A Word From Verywell 

Having diabetes isn’t always easy, but dealing with the stigma of it all can make it feel impossible. You may have been exposed to snide remarks or mistreatment because of your disease, but it’s important to remember that it is not your fault. You did not impose diabetes on yourself, nor do you need to feel shame regarding your diagnosis. You have diabetes, and that is only one small piece of who you are as a person.

Frequently Asked Questions

  • How does diabetes discrimination look?

    Diabetes discrimination can be blatant, like openly telling someone diagnosed that they should have done x, y, or z, and doing so would have ensured they wouldn’t be in the position they’re in. However, it can also be more subtle, like giving someone a dirty look when they give themselves insulin in public or asking them if they should eat something they’re about to enjoy. Both types are harmful.

  • Can you have type 2 diabetes if you’re not overweight?

    While being overweight or having obesity is one of the many risk factors associated with developing diabetes, not all people who are overweight will have diabetes, and not all people who have type 2 diabetes are overweight. The two are not mutually exclusive.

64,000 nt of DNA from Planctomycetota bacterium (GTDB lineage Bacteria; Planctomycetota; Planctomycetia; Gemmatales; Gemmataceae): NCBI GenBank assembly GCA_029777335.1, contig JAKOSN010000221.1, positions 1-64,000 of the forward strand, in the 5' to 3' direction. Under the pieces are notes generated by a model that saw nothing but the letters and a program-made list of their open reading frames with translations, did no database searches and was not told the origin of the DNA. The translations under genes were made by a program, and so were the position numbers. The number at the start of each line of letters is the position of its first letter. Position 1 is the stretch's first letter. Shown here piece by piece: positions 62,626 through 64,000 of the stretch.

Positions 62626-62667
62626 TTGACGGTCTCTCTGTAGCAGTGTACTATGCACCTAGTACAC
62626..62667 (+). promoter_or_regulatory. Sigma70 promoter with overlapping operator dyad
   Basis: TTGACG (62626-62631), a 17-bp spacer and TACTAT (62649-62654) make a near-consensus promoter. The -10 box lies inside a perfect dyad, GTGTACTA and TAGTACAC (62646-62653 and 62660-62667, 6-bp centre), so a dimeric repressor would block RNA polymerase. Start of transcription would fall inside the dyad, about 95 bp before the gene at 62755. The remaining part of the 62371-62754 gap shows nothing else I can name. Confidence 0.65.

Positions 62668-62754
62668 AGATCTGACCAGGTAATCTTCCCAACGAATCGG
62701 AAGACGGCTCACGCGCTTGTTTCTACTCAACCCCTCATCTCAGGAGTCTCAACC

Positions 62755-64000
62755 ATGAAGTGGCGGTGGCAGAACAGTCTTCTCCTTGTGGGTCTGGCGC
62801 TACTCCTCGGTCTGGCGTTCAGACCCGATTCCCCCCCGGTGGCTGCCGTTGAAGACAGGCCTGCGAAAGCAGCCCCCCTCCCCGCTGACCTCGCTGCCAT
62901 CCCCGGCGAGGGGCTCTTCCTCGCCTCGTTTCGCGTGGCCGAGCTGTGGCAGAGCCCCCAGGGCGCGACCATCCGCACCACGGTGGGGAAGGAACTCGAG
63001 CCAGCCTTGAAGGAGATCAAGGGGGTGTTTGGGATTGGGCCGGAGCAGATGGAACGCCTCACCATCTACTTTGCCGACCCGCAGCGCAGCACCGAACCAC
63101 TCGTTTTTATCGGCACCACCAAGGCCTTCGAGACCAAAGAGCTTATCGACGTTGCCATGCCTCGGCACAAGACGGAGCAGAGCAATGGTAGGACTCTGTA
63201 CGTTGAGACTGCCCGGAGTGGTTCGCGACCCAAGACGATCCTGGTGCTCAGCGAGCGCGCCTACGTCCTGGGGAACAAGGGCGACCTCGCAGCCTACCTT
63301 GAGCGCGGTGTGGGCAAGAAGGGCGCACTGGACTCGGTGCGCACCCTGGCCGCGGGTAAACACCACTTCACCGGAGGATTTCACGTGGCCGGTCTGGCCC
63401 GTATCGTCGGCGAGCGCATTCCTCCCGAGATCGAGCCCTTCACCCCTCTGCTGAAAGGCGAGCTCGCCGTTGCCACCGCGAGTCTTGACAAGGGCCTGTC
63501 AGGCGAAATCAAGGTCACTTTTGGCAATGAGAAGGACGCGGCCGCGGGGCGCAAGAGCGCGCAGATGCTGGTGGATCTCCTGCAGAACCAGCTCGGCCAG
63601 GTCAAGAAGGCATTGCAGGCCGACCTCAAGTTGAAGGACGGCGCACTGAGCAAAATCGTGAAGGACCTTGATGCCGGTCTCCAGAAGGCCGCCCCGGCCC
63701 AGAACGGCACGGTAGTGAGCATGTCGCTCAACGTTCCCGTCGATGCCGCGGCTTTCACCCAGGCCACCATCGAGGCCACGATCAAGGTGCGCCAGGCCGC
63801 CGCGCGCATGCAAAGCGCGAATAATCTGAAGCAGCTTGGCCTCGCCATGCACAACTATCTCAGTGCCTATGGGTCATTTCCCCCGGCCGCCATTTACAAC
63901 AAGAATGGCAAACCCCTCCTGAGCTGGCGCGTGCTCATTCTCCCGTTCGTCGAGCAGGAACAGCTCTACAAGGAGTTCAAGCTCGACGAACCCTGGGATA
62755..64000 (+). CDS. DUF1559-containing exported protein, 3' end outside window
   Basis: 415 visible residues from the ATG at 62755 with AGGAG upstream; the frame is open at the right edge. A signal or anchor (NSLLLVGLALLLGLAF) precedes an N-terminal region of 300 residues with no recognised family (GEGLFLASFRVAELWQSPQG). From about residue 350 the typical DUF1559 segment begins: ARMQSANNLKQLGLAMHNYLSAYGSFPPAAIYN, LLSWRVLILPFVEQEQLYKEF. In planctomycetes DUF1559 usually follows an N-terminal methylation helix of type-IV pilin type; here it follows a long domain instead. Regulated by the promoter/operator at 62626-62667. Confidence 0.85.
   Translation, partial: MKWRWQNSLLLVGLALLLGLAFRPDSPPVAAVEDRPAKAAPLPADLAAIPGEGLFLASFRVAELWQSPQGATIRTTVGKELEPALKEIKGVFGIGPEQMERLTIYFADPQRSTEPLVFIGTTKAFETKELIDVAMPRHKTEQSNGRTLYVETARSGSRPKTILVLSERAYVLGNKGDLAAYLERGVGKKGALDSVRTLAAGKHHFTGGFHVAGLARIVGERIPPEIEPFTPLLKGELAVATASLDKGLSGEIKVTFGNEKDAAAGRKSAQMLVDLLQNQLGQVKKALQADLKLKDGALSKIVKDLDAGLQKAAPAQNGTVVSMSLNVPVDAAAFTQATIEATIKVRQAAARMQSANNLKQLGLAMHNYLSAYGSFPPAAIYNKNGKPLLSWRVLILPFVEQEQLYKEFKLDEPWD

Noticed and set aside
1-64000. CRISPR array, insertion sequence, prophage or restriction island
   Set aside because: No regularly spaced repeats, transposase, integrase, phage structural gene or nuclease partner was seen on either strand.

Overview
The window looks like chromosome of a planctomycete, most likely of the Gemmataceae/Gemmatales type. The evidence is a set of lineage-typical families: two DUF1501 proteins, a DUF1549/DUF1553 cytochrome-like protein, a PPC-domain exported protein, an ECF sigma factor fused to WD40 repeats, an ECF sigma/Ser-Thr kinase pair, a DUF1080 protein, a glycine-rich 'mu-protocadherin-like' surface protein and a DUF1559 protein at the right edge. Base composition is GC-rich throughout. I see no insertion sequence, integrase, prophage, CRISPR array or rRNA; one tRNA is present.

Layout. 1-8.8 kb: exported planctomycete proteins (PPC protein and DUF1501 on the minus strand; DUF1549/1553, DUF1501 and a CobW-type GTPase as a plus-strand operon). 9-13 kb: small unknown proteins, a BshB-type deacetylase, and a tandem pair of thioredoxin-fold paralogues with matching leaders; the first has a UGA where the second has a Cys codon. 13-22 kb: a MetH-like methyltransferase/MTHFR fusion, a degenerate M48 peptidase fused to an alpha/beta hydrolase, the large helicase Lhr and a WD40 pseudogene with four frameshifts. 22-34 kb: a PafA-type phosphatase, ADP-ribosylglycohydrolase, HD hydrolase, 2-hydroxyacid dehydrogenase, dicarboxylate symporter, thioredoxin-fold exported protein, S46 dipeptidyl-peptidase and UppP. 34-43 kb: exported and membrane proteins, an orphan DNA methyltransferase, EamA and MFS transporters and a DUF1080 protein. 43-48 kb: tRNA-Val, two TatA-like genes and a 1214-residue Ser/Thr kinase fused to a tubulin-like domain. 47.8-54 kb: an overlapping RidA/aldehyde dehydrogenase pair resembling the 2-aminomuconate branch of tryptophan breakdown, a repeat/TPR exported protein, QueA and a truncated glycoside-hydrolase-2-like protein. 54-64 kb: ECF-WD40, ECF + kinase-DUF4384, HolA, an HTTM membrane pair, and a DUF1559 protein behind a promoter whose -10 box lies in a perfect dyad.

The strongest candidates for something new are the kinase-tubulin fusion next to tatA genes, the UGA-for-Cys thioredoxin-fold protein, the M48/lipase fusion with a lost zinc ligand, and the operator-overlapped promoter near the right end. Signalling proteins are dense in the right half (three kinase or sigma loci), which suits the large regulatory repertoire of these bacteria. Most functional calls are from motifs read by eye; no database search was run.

• Why is diabetes a global health issue?

    Many complications are associated with diabetes. The health issues that can arise in people with diabetes can be severe. In addition, there is a significant economic impact on people, healthcare systems, and even countries; thus, it remains a global health issue.

10 Sources
Verywell Health uses only high-quality sources, including peer-reviewed studies, to support the facts within our articles. Read our editorial process to learn more about how we fact-check and keep our content accurate, reliable, and trustworthy.
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  3. American Diabetes Association. Myths about diabetes.

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  5. Centers for Disease Control and Prevention. Diabetes and mental health.

  6. The Diabetes Council. The history of diabetes.

  7. Dickinson JK, Guzman SJ, Maryniuk MD, et al. The use of language in diabetes care and education. Diabetes Care. 2017 Dec;40(12):1790-1799. doi:10.2337/dci17-0041

  8. Hilliard ME, Oser SM, Close KL, Liu NF, Hood KK, Anderson BJ. From individuals to international policy: achievements and ongoing needs in diabetes advocacy. Curr Diab Rep. 2015 Sep;15(9):59. doi:10.1007/s11892-015-0636-z

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By Angelica Bottaro
Angelica Bottaro is a professional freelance writer with over 5 years of experience. She has been educated in both psychology and journalism, and her dual education has given her the research and writing skills needed to deliver sound and engaging content in the health space.